US unemployment falls to 3.7 per cent - lowest since 1969

US unemployment falls to 3.7 per cent - lowest since 1969

US unemployment falls to 3.7 per cent - lowest since 1969

The unemployment rate fell to 3.7 percent in September, the lowest level since December 1969.

Newly released data by the Labor Department shows that USA employers added 134,000 jobs last month with hiring increases within construction, manufacturing and health care sectors. Most say it's a temporary dip, blaming the effects of Hurricane Florence, which battered and flooded the Carolinas in mid-September, during the time the jobs survey is conducted.

Among those worst affected were restaurants, hotels and casinos, which saw jobs lost for the first time since September 2017, when Hurricane Harvey hit.

Average hourly pay rose 2.8 percent from a year earlier, a moderate gain and one tick below the year-over-year increase in August.

Professional and business services remained the economy's strongest sector, with a cumulative 560,000 jobs added over the past year. But even then, unemployment only fell to 3.8 percent in April 2000.

Nonfarm payrolls rose 134 000 after a 270 000 gain the prior month that reflected a large upward revision, a Labor Department report showed Friday.

Washington last month slapped tariffs on $200 billion worth of Chinese goods, with Beijing retaliating with duties on $60bn worth of USA products.

"Businesses of all sizes are indicating they are doing whatever they can to keep their workers", said Joel Naroff, chief economist at Naroff Economic Advisors in Holland, Pennsylvania. On average, businesses added almost 200,000 jobs per month this year - well above the number needed to keep up with a growing population. "I would view this as a full-employment jobs report", Alan Krueger, a Princeton University economics professor and former head of the White House Council of Economic Advisers under Barack Obama, said on Bloomberg Television. The unemployment rate is forecast falling 1/10th pt to 3.8%, an 18-year low 1st hit in May. The Fed is forecasting the economy will grow 3.1 percent this year - that's up from the 2.8 percent it projected in June. In 2018 so far, manufacturing has added 278,000 jobs.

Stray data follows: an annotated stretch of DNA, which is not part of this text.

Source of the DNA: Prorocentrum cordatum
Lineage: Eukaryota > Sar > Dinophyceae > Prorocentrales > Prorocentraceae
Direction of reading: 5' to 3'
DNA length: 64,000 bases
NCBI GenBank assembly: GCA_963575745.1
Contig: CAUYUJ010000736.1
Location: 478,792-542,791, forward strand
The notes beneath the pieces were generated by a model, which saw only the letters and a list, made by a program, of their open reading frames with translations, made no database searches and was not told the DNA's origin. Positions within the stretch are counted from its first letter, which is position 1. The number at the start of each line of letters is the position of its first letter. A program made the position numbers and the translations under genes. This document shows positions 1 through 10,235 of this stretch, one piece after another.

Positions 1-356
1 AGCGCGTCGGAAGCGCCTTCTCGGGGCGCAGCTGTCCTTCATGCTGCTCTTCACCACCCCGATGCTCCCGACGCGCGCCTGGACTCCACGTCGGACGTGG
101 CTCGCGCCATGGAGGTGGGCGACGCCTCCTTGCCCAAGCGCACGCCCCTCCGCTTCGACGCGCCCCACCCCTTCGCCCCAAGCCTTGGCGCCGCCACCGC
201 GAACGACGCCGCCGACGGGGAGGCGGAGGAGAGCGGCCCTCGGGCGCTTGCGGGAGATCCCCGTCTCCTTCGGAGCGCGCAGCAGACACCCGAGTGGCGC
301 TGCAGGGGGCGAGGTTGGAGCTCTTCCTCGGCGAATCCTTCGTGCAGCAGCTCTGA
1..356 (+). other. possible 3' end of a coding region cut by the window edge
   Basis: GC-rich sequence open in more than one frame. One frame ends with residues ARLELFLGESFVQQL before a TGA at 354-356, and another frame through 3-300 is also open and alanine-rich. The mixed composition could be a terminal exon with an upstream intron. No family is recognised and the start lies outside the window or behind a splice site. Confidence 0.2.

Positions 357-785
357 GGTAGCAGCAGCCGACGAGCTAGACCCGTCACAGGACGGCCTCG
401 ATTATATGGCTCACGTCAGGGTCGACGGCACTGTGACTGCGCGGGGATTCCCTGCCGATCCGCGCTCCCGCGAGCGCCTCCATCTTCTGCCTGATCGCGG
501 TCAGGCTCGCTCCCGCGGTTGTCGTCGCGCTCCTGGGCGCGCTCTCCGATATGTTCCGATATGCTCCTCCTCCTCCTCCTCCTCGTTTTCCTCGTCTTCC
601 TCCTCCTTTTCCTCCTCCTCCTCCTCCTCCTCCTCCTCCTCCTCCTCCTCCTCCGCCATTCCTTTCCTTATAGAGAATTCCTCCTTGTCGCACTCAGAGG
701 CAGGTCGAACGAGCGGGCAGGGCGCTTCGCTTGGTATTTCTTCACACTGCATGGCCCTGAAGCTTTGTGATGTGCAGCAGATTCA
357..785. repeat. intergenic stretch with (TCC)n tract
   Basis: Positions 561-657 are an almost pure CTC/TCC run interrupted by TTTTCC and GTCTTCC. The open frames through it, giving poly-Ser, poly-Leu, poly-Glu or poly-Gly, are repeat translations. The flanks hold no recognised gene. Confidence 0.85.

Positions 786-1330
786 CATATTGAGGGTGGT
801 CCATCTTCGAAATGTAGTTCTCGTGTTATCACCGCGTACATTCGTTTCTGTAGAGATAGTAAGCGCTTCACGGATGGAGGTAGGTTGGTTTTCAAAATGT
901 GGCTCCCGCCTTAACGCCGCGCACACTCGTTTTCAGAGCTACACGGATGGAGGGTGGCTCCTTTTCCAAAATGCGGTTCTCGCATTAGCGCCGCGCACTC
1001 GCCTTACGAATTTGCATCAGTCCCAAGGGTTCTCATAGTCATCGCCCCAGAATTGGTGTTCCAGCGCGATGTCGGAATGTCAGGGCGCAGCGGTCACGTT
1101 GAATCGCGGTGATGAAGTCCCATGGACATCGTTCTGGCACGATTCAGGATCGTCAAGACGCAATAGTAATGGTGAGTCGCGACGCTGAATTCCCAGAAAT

Following Friday's release Michael Pearce, senior USA economist at Capital Economics, said the report is likely to affirm the Fed's plans to continue raising interest rates gradually, adding that wage is now on track to climb above 3% by the end of 2018. The next round of jobs data will come four days before Election Day, by which point most voters' minds may be made up.

In September, professional and business services grew by 54,000, transportation and warehousing jobs by almost 24,000, construction by 23,000, manufacturing by 18,000 and health care by almost 30,000.

The weakness in payrolls last month is not corroborated by other labor market data.

The US and China had already imposed tariffs on $50 billion worth of each other's goods.

Despite the Trump administration's protectionist trade policy, the trade deficit continues to deteriorate.

Meanwhile, the United States trade deficit increased to a six-month high in August, up 6.4% to $53.2bn (£40.6bn). The unemployment rate for Hispanics has fallen to 4.5 percent, the lowest ever on record.

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